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JM33995

Aethelred II Penny last small cross type, Rochester mint, moneyer Aelfheh

Regular price £850
Regular price Sale price £850

Aethelred II (978-1016),silver Penny, last small cross type (c.1009-17), Rochester Mint, Moneyer Aelfheh, diademed and draped bust left within linear circle, Latin legend surrounding, +ÆÐELRED REX ΛNGLO:, rev. small cross pattée at centre, linear circle with legend surrounding, +AELFHEH MON ROFEC, weight 1.21g (SCBI 2 [Glasgow], 883; SCBI 7 [Copenhagen], 1052; N.777; S.1154).Bold very fine or better, rare, with a first-rate provenance and several tickets.

The legends translate as "Aethelred, King of the English" and " Aelfheh of Rochester.

Though Aethelred enjoyed such a long reign he was known as "The Unready" literally meaning ill-counselled from a history of bad advice and decision making. Born circa 967 Aethelred was supported by his mother and partisans that were led by Earl Aelfhere of Mercia; ascending the throne at no more than 12 years of age after the murder of his Half-Brother Edward at Corfe. The influential Aelfhere having died in 983 meant Aethelred became more vulnerable, and the Vikings began to start their raids once again. Aethelred chose to pay off the raiders rather than resist, becoming known for giving such ransoms payments willingly. This meant many hundreds of thousands of coins ended up being taken to Scandanavia where they were hoarded and why much of the coinage that survives today often exhibits "peck marks" where the Viking bankers have inserted a knife point to make sure the metal quality was good. The harrying continued until Swein Forkebeard held a great swathe of England by 1013, and Aethelred was under threat in London retreating to the Isle of Wight. England submitted to Swein but he died suddenly on the 2ndFebruary 1014 at Gainsborough giving Aethelred the advantage and driving the Vikings out. Canute the second son of Swein, returned to attack in 1015 and by early 1016 was marching on Mercia, Aethelred however passed away on 23rdApril 1016 in London at around the age of 52 just as his second son Edmund was moving south to link up with the army. Edmund was elected King, but the army was his priority, and after winning a few battles suffered a defeat at Ashingdon on 18thOctober 1016. He retreated possibly wounded to West Mercia and negotiated a treaty giving him rule of Wessex. However, Edmund died in Oxford on the 30thNovember 1016 giving control to Canute.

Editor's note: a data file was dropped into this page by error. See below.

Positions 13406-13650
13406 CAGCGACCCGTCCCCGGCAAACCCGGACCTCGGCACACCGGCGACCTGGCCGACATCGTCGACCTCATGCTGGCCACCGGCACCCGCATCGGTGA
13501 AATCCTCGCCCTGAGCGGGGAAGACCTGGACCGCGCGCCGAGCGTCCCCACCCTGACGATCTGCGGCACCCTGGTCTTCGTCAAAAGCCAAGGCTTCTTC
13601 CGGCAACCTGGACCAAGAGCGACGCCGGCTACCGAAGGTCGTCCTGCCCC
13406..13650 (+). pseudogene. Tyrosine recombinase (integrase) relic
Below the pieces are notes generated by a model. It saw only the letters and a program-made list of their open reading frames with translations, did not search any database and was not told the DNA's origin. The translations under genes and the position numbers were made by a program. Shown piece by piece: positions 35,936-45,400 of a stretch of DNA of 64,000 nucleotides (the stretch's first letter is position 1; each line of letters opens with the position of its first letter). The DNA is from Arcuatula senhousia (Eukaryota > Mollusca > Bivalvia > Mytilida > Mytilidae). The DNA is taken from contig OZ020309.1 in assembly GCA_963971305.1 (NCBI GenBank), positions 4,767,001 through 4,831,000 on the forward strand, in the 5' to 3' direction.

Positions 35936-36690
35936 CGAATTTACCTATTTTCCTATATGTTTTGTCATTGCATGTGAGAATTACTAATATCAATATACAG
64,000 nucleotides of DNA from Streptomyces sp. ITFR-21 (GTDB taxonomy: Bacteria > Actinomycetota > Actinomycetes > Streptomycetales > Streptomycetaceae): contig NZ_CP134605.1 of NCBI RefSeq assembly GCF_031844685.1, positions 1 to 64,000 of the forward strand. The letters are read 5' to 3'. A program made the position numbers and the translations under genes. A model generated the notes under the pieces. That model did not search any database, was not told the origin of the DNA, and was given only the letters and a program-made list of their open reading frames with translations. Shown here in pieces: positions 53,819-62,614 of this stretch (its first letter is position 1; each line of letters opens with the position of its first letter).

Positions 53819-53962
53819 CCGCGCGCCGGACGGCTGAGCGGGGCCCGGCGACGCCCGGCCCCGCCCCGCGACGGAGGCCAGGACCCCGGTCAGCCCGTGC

The cathedral town of Rochester in Kent lies at the lowest bridging point of the River Medway some 30 miles south east of the centre of the City of London. The first bridging of the Medway at Rochester dates back to late Roman times. The Diocese is the second oldest in Britain after Canterbury with a long line of Bishops dating back to its founding in 604 by St. Augustine, who consecrated St. Justus as the first Bishop. It has been claimed that Witmen type Anglo Saxon gold thrymsa coins may have been struck here. Rochester was one of the main mint towns in the ninth century and the Bishop seems to have been granted the privilege to coin in the reign of Ecgberht. In the laws of Aethelstan the Bishop of Rochester was allowed one moneyer whilst the King had two. The town suffered great slaughter by the Danes in 839 and was ravaged by Aethelred II in 986 just five to ten years before this coins depicting him was minted. Later the town was besieged in the rebellion of Bishop Odo in 1088 and was destroyed by fire in 1130. Rochester was besieged and taken by King John in 1215.

Provenance:

R C Lockett, Glendining, 6 June 1955, lot 652 (5 in lot)
Glendining, 24 May 1972, lot 687 (2 in lot)
Glendining, 14 March 1973, lot 265
Spink Numismatic Circular, May 1978, no.6350

Spink, Auction, 15TH April 2004, lot 211 - "almost EF" Hammered for £380 [£470 inclusive of buyer's premium].

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